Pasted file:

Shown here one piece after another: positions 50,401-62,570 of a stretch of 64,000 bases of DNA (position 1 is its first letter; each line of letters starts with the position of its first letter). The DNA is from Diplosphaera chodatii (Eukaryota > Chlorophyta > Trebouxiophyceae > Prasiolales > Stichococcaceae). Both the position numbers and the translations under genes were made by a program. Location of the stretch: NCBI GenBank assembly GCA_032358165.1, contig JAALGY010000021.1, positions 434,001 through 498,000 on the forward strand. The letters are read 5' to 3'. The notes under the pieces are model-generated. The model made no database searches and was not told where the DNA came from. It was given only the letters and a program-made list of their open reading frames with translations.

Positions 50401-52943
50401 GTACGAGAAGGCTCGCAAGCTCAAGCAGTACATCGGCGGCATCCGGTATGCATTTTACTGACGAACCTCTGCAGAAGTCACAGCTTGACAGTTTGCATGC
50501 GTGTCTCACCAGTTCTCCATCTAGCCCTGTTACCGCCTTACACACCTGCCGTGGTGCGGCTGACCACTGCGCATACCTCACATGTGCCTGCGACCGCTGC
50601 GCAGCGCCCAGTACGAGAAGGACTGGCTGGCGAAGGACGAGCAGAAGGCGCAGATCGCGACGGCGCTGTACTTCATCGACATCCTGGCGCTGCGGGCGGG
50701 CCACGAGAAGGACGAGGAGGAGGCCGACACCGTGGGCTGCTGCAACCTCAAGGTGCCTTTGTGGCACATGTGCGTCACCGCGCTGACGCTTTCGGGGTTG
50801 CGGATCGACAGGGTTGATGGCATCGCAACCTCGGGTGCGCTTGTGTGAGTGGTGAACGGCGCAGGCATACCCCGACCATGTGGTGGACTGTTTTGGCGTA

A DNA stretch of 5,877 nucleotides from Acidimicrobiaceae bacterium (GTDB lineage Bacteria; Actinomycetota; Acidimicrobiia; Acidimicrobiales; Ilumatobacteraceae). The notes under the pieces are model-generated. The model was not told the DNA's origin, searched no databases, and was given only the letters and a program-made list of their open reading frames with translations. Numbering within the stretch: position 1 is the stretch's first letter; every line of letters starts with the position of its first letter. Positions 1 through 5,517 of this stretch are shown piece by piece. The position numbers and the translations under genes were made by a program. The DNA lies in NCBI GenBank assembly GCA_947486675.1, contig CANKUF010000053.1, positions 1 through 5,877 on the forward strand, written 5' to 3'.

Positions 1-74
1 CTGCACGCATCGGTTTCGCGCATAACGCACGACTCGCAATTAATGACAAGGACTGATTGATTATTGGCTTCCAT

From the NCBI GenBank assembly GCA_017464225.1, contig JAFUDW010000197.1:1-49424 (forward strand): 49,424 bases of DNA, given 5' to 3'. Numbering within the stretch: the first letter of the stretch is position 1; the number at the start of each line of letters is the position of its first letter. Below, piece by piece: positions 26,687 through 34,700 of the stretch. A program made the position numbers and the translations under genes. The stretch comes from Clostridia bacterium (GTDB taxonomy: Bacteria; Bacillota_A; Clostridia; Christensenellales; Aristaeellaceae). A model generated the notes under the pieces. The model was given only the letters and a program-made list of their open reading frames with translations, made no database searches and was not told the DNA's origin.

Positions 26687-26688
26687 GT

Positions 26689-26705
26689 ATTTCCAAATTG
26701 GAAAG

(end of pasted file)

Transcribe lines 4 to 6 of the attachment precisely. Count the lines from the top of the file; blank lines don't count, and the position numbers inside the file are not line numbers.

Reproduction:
50501 GTGTCTCACCAGTTCTCCATCTAGCCCTGTTACCGCCTTACACACCTGCCGTGGTGCGGCTGACCACTGCGCATACCTCACATGTGCCTGCGACCGCTGC
50601 GCAGCGCCCAGTACGAGAAGGACTGGCTGGCGAAGGACGAGCAGAAGGCGCAGATCGCGACGGCGCTGTACTTCATCGACATCCTGGCGCTGCGGGCGGG
50701 CCACGAGAAGGACGAGGAGGAGGCCGACACCGTGGGCTGCTGCAACCTCAAGGTGCCTTTGTGGCACATGTGCGTCACCGCGCTGACGCTTTCGGGGTTG